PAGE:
No, actually, the world wouldn’t be a better place. I’d love to see one iota of fact based research, as every attempt at eugenics in society has been a massacre of human rights and personal liberty. But, no, please tell me how “it’s a fact.” I would love to see your data. Having a high IQ doesn’t make you a better person, it just means you have a higher IQ. Anecdata ahead, I would guess everyone reading this knows shitty people who have high IQs and great people who have lower IQs. Did you know that poverty has been shown to reduce your IQ by an average of 13 points?
The modern pro-eugenics movement, starting in the early 19th century in the US has a history of being tied to racist thinking, as a movement primarily linked to anti-immigration, classist, and anti minority thinking. The laws in thirty US states held the sterilization of lower class women to a different standard than women from wealthy families. 61 percent of the 62,162 total eugenic sterilizations in the United States were performed on women. None of these happened on women who were in the middle class or above; all were on women who were poor. Most of them were inflicted on women of color.
Also, there a negative effects to having a higher IQ. Those with higher IQs tend to stay up later at night. Did you know that people who stay up late are three times more likely to suffer from depression and have a higher risk for heart disease? People with IQs above 125 also have a higher rate of alcohol dependency than their lower IQed counterparts.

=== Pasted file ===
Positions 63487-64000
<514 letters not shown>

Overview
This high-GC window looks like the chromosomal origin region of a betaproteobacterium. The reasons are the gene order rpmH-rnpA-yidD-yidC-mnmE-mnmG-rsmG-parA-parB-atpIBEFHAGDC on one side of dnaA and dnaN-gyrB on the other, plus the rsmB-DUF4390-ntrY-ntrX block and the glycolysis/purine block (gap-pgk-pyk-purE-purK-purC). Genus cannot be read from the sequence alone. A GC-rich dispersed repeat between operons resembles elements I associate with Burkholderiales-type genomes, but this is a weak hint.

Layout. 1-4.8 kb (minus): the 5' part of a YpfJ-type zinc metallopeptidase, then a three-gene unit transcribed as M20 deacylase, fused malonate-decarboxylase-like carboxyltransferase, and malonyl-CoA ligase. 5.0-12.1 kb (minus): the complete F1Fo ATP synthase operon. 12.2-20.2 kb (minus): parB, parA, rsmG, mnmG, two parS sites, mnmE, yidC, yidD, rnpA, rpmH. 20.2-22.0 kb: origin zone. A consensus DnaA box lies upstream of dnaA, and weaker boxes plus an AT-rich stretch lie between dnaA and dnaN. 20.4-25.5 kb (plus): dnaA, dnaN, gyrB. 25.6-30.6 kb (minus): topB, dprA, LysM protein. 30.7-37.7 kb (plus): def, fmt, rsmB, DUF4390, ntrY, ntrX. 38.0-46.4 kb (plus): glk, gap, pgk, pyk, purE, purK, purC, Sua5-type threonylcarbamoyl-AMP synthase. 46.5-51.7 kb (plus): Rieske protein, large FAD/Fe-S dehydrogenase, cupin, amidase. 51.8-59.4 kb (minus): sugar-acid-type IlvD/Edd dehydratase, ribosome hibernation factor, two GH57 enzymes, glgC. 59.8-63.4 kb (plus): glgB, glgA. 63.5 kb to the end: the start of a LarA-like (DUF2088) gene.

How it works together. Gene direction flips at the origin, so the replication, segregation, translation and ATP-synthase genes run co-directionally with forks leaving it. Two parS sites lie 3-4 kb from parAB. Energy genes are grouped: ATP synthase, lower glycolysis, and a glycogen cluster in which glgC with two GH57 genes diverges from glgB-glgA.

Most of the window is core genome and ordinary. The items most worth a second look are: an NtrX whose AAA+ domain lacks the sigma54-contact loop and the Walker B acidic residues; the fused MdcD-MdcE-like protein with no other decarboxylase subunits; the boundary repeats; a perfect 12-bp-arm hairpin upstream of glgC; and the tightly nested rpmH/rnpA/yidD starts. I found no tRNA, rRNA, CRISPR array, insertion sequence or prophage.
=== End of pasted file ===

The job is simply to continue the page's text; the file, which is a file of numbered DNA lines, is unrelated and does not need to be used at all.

Which of course, brings us to the question, what is the cut off? Anything above average? Average usually falls around 90, though some scales put it at 85. Or are we only letting kind of bright people reproduce? So is 110 a good cut off? Most of the above average scales start at 110, or maybe we should go with the Stanford-Binet scale fifth edition that starts at 111. I mean, really, what’s 1 more IQ point going to hurt? Or should it be 125-130, which is generally considered very bright, but not genius levels? Or should only geniuses be allowed to have children? Maybe we should just arbitrarily cut it off at wherever this Anon commenter fell when they took an IQ test in third grade. Or maybe just one more point above that?
The human race would be better off without racism, sexism, classism, and elitism. People who believe otherwise are not people I am interested in dating. Because they’re shitty.
This is the second time that I have had almost exactly this conversation with this guy. I simply can not understand why people act like the match percentage is arbitrary. They answered these questions too!
His profile said he’s a passionate MRA and that feminists are trying to destroy what few rights men have left.
Q:Ever since I reactivated my OkCupid, I've been getting messages from guys that say something along the lines of, "Do you put ice in your milk?" I've gotten this from probably 5 guys, but I've never responded. Do you have any idea what this means? Probably some kind of pick up line?
It’s yet another charmer from PUA forums.
Q:I tend to get guys asking me for my amazon wishlist so they can "spoil me". I tend to brush them off, but I asked a few times why not ebay, since I prefer to use it, and they refused and said only amazon counts. Why? Do you know why are they so fixated about amazon?
Amazon is easier and faster than ebay for most people, I think.